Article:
Next, a specific rhythm game apparatus embodying the present invention will be described with reference to the drawings. FIG. 1 is an external perspective view of a rhythm game apparatus according to an embodiment of the present invention. In FIG. 1, the rhythm game apparatus 1 has a certain degree of angle at the front upper portion of the housing, and a television monitor 2 for outputting various types of images relating to the rhythm game is provided to the center position of the inclined plane. Also, start buttons 3 are provided to the left and right at the near side below the monitor, with two coin deposit openings 4 being provided to the lower side thereof on the right and left. Further, mimic guitars 5 which are mimic instruments serving as the instrumental unit for the players to perform rhythm input for sound generation operation are provided to both the left and right sides of the monitor 2, respectively. Further, lamps 6 for staging effects for the played music piece are provided on the housing above the monitor 2.

In this way, two mimic guitars 5 are provided together, so that two players can each conduct input operation of each mimic guitar 5 and play the rhythm-matching game, or that one player can conduct operation of one mimic guitar 5 and play the rhythm-matching game. Whether one player or two players will play is determined by depositing a certain monetary value in both coin deposit openings 4 to the left and right, or by depositing a certain monetary value in one.

FIG. 2 is a configuration diagram of the mimic guitar 5 shown in FIG. 1, and FIG. 3 is an enlarged diagram of the neck portion shown in FIG. 2. In FIGS. 2 and 3, the mimic guitar 5 is provided with three neck buttons R, G, and B, serving as a sound group selector for selecting one from the plurality of types or sound groups each bearing rhythm sounds for the played music piece, each sound following the time-wise group of the played music piece; a picking unit 7, serving as an instructor for instructing generation of a sound in the selected sound group by the selecting operation of at least one neck button of these neck buttons R, G, and B, and a rotary switch 8 provided below the picking unit 7 for switching added modes such as an echo mode in which the same type of sounds are generally generated in a sequential manner and a chorus mode in which different types of sounds are generally generated at the same time. These neck buttons R, G, and B are left-hand input means for inputting guitar chords and the like, and the picking unit 7 is a right-hand input means for inputting guitar picking; the left-hand and right-hand arrangements may be reversed.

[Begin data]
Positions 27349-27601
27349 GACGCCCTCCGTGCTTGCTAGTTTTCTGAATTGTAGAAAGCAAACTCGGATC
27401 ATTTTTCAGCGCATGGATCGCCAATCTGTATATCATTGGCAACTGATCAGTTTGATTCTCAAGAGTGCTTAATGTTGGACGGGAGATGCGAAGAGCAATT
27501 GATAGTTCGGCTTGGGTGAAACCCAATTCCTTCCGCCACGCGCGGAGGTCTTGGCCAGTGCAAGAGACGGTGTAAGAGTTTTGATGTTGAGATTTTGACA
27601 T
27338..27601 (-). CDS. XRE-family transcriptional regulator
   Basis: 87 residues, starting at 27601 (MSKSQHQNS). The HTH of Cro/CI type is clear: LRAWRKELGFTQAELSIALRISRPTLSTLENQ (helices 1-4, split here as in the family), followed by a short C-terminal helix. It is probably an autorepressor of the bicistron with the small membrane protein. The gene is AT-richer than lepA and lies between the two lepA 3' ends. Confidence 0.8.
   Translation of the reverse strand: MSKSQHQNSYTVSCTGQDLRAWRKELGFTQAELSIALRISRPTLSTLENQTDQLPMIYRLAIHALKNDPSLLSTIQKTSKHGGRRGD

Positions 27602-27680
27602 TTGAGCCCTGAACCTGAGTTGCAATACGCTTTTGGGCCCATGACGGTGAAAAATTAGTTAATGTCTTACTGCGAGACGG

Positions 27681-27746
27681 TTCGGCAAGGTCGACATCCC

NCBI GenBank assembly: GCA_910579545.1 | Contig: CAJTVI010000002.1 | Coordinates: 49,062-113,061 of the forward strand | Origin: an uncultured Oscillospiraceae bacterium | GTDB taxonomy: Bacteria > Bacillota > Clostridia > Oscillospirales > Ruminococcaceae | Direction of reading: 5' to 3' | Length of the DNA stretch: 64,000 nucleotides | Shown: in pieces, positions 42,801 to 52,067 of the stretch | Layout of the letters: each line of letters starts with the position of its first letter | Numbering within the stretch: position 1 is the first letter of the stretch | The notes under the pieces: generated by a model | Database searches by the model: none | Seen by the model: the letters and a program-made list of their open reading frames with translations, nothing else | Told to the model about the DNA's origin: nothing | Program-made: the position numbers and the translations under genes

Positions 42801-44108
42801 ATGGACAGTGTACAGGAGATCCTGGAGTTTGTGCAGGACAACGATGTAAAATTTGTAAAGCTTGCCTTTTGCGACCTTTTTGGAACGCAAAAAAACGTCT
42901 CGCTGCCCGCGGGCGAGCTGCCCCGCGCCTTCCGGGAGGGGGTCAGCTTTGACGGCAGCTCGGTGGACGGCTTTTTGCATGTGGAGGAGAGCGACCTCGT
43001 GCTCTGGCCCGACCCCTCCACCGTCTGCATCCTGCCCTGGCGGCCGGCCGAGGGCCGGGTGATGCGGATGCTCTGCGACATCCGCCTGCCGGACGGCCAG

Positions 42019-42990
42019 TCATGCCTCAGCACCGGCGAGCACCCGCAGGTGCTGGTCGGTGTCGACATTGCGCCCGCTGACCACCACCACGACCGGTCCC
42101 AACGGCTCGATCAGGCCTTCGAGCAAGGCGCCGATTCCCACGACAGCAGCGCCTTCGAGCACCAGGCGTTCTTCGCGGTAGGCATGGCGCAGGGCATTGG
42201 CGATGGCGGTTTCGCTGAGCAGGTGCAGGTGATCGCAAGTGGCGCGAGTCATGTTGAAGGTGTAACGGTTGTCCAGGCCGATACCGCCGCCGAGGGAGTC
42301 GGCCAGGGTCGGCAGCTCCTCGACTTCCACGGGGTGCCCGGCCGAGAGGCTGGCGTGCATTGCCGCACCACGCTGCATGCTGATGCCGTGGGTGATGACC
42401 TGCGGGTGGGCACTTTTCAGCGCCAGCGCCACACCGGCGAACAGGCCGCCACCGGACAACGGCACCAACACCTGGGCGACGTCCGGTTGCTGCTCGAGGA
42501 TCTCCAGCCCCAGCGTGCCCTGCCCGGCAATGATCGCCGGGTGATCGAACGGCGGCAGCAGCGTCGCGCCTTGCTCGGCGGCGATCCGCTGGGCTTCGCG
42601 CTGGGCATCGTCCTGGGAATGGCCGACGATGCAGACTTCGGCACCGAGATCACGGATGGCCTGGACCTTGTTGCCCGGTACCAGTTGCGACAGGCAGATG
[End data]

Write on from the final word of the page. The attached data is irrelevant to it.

FIGS. 4 through 8 are configuration diagrams of the picking unit 7 attached to the mimic guitar 5. In FIGS. 4 through 8, the picking unit 7 is comprised of a picking blade 72 wherein the tip portion of a rib-shaped piece 721 is swingably axially supported in the longitudinal direction centered around a shaft 71 within a certain angle range, an elastic member 73 which is positioned at the base portion of the picking blade 72 and serves as a restoring means for restoring the tip portion of the rib-shaped piece 721 automatically so as to face outwards, a turning detector 74 for detecting the turning of this picking blade 72, and an attachment plate 76 with attachment holes 75 for attaching to the main body of the mimic guitar 5, wherein sound generation signals are output for the first turning detecting timing of the picking plate by the turning detector 74 as the sound generation instructing timing, as described later.

This elastic member 73 may be a compression spring, or may be an elastic material such as rubber. The elastic member 73 is provided at four corners, i.e., two places for each swinging direction, so as to uniformly press the base portion of the picking blade 72 and maintain the balance thereof. Picking the rib-shaped piece 721 downwards as indicated by the imaginary line A shown in FIG. 8, causes the two elastic members 73 to the lower side to be compressed, and the two elastic members 73 to the upper side are stretched, so that the pressing force of the elastic members 73 on the picking blade 72 acts to cause the rib-shaped piece 721 to rock upwards as indicated by the imaginary line B shown in FIG. 8